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Burnham's Plan of Chicago (1909) — north is to the right

Northerly Island is a 91-acre (37 ha) man-made peninsula along Chicago's Lake Michigan lakefront.[1] The site of the Adler Planetarium, Northerly Island connects to the mainland through a narrow isthmus along Solidarity Drive. This street is dominated by Neoclassical sculptures of Tadeusz Kościuszko, Karel Havlíček Borovský and Copernicus.[2] With the demolition of Meigs Field Airport, Northerly Island is now a part of the Museum Campus and has been converted into parkland. A semi-temporary concert venue, the Huntington Bank Pavilion, occupies part of the site of the former airport.



The idea for Northerly Island began with Daniel Burnham's "Plan of Chicago" which called for the creation of Northerly Island as a lakefront park at the northern end of a five-island chain between Jackson Park and 12th Street. It was the only lakefront structure to be built based on Burnham's 1909 Plan. Northerly Island forms the southern end of Chicago Harbor (now Monroe Harbor), and the eastern boundary of Burnham Harbor. As indicated by the color green on the original plan, the island was to be populated by trees and grass for the public enjoyment. Daniel Burnham died in 1912. By 1916, Edward H. Bennett, co-author of the Plan of Chicago, wrote that a lakefront location would be most suitable for an airport serving the central business district. By 1922, Chicago Mayor William Hale Thompson recommended locating the downtown airport at Northerly Island.

Construction in 1921

Work on the island began in 1920 when Chicago voters approved a $20 million bond issue to create Northerly Island, with construction completed by 1925. Due to the Great Depression and WW II, the proposed airport, later named Meigs Field, did not open until 1946.

A short time later in 1930 Adler Planetarium was built, and in 1933–34 the island was at the center of festivities at the "Century of Progress" World's Fair. Taking part in the Century of Progress Exposition, 24 Italian Savoia-Marchetti S55X flying boats, under the command of General Italo Balbo, make the first transatlantic formation flight between Italy and Chicago. Only flying boats could be used because Chicago did not yet have a suitable nearby airport, except for Grant Park, which was occasionally used as a landing strip. Local publishing mogul Merrill C. Meigs supported earlier recommendations for converting Northerly Island into an airport, but construction did not begin for numerous reasons, such as lack of funds during the Great Depression and WW II. Construction did not begin until after a competing proposal to host the United Nations Headquarters on the island was lost in 1946. The Works Progress Administration connected the island to the mainland via a causeway at 12th Street in 1938. During this period Northerly Island was full of paths and walkways as well as a beach at 12th Street.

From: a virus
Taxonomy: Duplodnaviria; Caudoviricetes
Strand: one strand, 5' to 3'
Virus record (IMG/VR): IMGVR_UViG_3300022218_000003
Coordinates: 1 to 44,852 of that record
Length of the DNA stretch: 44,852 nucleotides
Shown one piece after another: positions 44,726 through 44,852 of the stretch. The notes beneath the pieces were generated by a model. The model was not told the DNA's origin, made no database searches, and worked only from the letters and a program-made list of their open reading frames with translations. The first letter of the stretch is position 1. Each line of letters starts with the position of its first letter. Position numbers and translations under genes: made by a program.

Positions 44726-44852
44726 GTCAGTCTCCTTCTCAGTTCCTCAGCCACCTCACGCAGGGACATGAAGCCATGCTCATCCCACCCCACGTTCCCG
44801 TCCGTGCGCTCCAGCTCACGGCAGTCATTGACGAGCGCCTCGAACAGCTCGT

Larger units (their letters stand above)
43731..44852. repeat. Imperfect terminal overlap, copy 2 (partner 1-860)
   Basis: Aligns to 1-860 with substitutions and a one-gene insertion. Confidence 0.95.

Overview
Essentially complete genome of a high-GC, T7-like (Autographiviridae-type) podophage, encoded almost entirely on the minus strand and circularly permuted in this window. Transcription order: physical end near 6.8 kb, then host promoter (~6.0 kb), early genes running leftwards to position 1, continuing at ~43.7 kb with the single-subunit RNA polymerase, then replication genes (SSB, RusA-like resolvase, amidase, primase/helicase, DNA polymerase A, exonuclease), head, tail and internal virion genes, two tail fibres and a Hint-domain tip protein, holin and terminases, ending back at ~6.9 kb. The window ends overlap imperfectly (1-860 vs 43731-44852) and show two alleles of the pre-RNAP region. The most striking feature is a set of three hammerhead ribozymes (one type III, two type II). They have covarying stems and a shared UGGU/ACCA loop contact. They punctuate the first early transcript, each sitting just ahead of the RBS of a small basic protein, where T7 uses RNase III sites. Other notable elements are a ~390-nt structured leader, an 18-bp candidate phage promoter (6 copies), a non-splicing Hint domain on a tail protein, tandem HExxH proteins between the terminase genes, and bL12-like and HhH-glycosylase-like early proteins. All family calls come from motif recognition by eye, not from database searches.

Transformation from an airport into a parkEdit

Although Mayor Richard J. Daley unofficially proposed converting Meigs Field into a lakefront park, the airport's lease was not set to expire until 1996. His son, Mayor Richard M. Daley, who had pledged to keep the airport open until 2006, reneged and illegally tore up the runways at Meigs Field in the middle of the night, in 2003, purportedly in the name of homeland security.[3] Plans followed to convert the area into green space and expand upon the neighboring Museum Campus.